thanks for the input .... yea, i agree that finding a collaborator is the best option at this point. unfortunately i'm at an institution/department with only 2 other professors who have had experience with work that is somewhat similar to what i'm doing. and here nobody does anything for free. they may be helpful, but it's just sort of embarassing because my model is based on analysis techniques that my mentor has used and published before (which is why i thought, if i can't figure this problem out, he should be able to). this just kind of shows that he doesn't fully understand the mathematical background of these analysis techniques.
we have always had a very friendly and open relationship with each other and i am sad that he basically telling me to &$*# off at this point.
 

z31

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we have always had a very friendly and open relationship with each other and i am sad that he basically telling me to &$*# off at this point.
You being engaged enough in your project to ask for help isn't going to poison any decent relationship, don't worry :). Just -- now that you know he's not comfortable/able to help you, you need to try other routes.

For example, you don't need to look within your institution. If your professor was on the papers etc, ask if he can introduce you via email or phone to the person on the paper who, er, actually did the actual analysis that you're interested in.
 

Freak

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It is quite difficult for a professor to actually know the nitty gritty details of computational analyses (as there are so many caveats normally if you talk to the people who actually do it).

I agree with z31, you probably need the boots on the ground person who did it (and you can also be proactive and contact them yourself too ... they might be able to give you more support as well).

In terms of the comp people ... there are 3 things they might want in return.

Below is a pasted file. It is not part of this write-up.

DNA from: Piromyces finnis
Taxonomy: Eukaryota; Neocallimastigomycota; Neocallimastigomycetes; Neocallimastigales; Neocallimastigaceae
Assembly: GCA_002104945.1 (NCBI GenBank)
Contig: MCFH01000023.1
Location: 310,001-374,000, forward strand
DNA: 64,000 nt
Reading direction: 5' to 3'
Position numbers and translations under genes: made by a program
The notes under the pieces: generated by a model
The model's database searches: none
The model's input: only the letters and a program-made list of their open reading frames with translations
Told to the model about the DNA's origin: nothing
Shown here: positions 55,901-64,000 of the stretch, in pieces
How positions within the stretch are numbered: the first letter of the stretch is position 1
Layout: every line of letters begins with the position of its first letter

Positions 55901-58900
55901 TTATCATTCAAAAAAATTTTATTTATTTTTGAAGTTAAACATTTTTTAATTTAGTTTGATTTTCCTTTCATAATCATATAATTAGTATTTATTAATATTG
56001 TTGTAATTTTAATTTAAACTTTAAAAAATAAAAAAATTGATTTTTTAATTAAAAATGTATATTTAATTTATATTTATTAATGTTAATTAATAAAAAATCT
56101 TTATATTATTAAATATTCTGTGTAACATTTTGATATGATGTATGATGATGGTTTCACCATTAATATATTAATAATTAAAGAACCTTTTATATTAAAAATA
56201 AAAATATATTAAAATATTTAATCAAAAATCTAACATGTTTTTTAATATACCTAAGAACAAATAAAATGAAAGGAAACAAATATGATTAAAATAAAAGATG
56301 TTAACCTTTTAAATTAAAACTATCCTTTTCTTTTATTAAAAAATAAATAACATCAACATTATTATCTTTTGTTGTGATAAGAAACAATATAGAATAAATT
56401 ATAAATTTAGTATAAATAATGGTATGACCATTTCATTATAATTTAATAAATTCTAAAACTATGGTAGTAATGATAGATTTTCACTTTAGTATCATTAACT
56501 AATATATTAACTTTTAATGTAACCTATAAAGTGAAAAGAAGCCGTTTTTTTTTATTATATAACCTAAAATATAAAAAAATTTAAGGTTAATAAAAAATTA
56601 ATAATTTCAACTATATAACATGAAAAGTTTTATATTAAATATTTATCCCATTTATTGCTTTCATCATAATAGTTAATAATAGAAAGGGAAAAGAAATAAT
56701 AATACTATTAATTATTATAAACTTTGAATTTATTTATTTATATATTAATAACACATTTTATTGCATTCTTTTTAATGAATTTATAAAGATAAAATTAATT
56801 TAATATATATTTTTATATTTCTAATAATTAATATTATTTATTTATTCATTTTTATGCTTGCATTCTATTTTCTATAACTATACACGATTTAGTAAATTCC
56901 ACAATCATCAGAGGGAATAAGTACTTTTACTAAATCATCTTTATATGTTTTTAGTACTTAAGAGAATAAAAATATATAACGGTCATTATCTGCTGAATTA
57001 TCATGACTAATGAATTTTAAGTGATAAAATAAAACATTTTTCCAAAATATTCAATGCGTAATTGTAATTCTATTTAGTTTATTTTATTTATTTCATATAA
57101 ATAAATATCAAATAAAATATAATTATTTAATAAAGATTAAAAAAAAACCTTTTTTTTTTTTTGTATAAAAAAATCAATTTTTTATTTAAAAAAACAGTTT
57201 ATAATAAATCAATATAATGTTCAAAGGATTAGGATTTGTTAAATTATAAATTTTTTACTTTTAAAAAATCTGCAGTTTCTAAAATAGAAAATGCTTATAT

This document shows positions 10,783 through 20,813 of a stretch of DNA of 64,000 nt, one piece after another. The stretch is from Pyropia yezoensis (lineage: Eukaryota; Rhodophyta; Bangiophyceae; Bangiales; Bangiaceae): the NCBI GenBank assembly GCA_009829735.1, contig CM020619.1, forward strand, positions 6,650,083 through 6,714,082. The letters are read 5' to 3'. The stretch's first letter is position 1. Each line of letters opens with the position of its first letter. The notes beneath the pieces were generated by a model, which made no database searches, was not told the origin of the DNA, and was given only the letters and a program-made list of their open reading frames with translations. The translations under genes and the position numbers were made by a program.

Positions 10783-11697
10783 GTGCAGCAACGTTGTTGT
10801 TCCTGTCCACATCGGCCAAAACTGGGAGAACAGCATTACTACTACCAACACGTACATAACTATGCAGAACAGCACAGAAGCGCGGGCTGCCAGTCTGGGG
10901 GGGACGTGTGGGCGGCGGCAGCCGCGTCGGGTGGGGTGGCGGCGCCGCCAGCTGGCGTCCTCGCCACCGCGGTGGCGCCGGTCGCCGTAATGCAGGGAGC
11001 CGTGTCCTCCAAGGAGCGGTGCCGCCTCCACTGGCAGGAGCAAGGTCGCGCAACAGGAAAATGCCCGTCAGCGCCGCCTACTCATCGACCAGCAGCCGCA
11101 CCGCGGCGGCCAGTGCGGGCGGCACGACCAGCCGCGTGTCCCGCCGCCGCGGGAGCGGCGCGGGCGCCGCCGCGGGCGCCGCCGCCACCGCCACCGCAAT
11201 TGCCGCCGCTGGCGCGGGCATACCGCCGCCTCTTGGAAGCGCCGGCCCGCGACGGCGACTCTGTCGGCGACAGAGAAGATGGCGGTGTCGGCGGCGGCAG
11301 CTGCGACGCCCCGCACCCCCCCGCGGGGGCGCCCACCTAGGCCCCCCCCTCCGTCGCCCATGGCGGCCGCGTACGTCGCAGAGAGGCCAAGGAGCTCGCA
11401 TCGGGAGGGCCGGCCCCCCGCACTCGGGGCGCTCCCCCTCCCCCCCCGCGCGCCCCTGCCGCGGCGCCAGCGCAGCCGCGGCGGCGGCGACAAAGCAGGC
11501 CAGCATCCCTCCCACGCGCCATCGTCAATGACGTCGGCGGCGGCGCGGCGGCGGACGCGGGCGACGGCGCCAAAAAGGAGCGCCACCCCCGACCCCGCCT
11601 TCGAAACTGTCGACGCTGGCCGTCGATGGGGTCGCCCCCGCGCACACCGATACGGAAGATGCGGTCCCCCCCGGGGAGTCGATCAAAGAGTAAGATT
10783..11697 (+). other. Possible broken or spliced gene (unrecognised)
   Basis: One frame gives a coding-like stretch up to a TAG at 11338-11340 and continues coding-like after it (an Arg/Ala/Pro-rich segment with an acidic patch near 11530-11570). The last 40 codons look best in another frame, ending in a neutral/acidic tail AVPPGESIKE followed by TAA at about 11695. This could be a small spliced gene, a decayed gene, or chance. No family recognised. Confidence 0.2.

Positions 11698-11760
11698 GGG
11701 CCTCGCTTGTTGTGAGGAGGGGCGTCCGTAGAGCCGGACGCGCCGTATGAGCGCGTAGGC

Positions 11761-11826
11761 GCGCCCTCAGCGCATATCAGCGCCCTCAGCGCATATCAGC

1. Name on the paper (which if they help significantly with the analysis ... that is probably not unreasonable). I have declined the offer before, if it only took me an hour worth of work (or I was no longer able to complete the project), but maybe I am just a nice guy :p
2. Reciprocity. Many computational people need help experimentally validating one of their projects, so you might be able to work out a barter/trade.
3. Food. If you talk to them and the issue rather simple (from their perspective), you might be able to bribe them with a meal ... food=love.
 
Mar 15, 2010
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Post Doc
When you are looking for help from other labs / departments, aim low. I often found that lab heads had little time or inclination to help me in detail, but that post-docs or staff researchers or assistant professors were much more approachable.

If modeling is a significant part of your project, you might get someone on board by adding them to your qualifying committee or dissertation committee.

This isn't likely much comfort, but grad school, especially in pursuit of a PhD, requires a lot of running into problems and techniques for which you have to self-train, and this struggle can be extensive. My project took off into areas totally outside the experience of my advisor. While he was supportive and asked insightful questions, I had to make contacts on my own and figure out how to proceed (with lots of false starts). You will get there eventually.